LA Weekly has been hit with massive layoffs after Voice Media Group completed the sale of the alternative paper to Semanal Media, LLC. So far, nine of the 13-member editorial staff have been axed, including all but one of the staff writers. What happens next remains to be seen.
The gutting of LA Weekly continues a trend that has seen newspaper companies across the U.S. lay off staff. Over the last couple of weeks, layoffs have hit The Denver Post, Wisconsin State Journal, and The Detroit News.
Voice Media Sold Alternative Weekly Newspaper to Focus on Digital Media Business
Back in January, Voice Media Group put LA Weekly up for sale. The alternative weekly newspaper was founded in 1978 by a group of people that included actor Michael Douglas.
LA Weekly is known for its cultural coverage of Los Angeles and has won more awards from the Association of Alternative Media than any other American publication. Together with the online edition, LA Weekly has more than three million monthly readers.
While LA Weekly was a profitable paper, Voice Media Group, which also owns other alternative weeklies, put the paper up for sale to focus on its digital business. In October, it finally sold to Semanal Media, a mysterious, newly minted entity, created for the purpose of the transaction. Semanal Media does not have a web site and no one knows who owns Semanal or where the company is based.
Shortly after the deal was completed, Semanal started to gut staff. The layoffs were so massive that editor Mara Shalhoup compared it to the Red Wedding on Game of Thrones.
We were expecting there to be some pain with the sale of @LAWeekly. But we weren’t expecting the Red Wedding. That’s how deep the cuts are. 1/
— Mara Shalhoup (@mshalhoup) November 29, 2017
Nine of the 13 members of the editorial team are out of work. All but one staff writer remains.
On November 9, Semanal appointed Brian Calle to manage LA Weekly’s operations. Calle was a former Opinion Editor for the Orange County Register. He told the Los Angeles Times that Semanal would not change the LA Weekly’s editorial bent, but the gutting of staff suggests otherwise.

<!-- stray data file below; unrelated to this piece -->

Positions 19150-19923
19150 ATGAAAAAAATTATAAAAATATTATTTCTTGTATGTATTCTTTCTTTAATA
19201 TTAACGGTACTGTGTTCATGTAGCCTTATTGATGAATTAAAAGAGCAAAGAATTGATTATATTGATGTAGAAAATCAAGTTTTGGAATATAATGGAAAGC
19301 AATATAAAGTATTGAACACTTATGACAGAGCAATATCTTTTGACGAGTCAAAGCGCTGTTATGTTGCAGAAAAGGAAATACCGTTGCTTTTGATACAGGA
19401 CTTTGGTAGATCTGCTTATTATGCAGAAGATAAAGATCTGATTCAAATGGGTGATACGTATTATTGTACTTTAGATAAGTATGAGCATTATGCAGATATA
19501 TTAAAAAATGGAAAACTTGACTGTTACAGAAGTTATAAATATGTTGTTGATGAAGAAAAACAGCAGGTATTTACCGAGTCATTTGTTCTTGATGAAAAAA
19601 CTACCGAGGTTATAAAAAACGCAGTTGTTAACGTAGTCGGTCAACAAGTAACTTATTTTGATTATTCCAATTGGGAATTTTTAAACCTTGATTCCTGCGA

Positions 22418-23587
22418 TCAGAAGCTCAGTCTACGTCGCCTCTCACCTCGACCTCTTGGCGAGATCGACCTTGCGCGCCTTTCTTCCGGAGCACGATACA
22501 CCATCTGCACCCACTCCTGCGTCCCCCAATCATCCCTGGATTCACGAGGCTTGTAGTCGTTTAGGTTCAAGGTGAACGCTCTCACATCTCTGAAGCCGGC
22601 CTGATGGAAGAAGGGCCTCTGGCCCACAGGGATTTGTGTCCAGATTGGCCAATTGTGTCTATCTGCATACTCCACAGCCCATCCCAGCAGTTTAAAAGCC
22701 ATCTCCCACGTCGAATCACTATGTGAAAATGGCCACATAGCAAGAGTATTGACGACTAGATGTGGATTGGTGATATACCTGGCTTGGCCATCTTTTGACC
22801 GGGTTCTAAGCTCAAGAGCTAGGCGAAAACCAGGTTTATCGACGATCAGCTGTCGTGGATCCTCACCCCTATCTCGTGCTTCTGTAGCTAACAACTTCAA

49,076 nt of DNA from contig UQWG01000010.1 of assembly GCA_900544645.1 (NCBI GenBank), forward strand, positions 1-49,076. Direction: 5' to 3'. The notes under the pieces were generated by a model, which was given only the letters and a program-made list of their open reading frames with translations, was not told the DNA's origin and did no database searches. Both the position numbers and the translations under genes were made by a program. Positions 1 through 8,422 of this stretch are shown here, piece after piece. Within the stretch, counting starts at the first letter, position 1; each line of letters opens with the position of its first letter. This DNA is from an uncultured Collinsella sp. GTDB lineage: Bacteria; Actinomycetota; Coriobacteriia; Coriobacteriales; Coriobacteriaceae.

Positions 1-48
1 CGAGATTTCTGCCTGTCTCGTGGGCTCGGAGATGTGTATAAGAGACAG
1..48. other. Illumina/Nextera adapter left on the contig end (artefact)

More Newspaper Company Layoffs in 2017
A large number of traditional newspapers have laid off staff in 2017 as they struggle to maintain readers and advertisers. The best way to reduce expenses and balance the budget is through layoffs.
Most recently, The Detroit News has offered buyouts to its staff as it looks to “realign” its coverage and resources to prepare for “a tight budget in the year ahead.” The buyouts go into effect December 22. The deadline to accept the offer is 5:00 p.m. December 4. If too few employees accept the buyout, layoffs are likely to follow.
In October, another round of layoffs hit the Wisconsin State Journal. A few weeks later, The Denver Post announced more layoffs, just one year after the paper reduced its workforce by 26.
And Norfolk-based Virginian-Pilot offered buyouts to around 70 its workers; a move that could reduce its workforce by around 10%. Only employees with 25 or more years at the paper received the buyout offer.
Media woes will continue in 2018 with cash-strapped newspapers, big and small, reducing expenses through buyouts and layoffs.
“LA Weekly Lays Off Staffers After Sale to Secret Buyers,” The Wrap, November 29, 2017.
“About Us,” LA Weekly, last accessed November 28, 2017.
“Brian Calle wants to turn LA Weekly into ‘the cultural center’ of the city,” Los Angeles Times, November 9, 2017.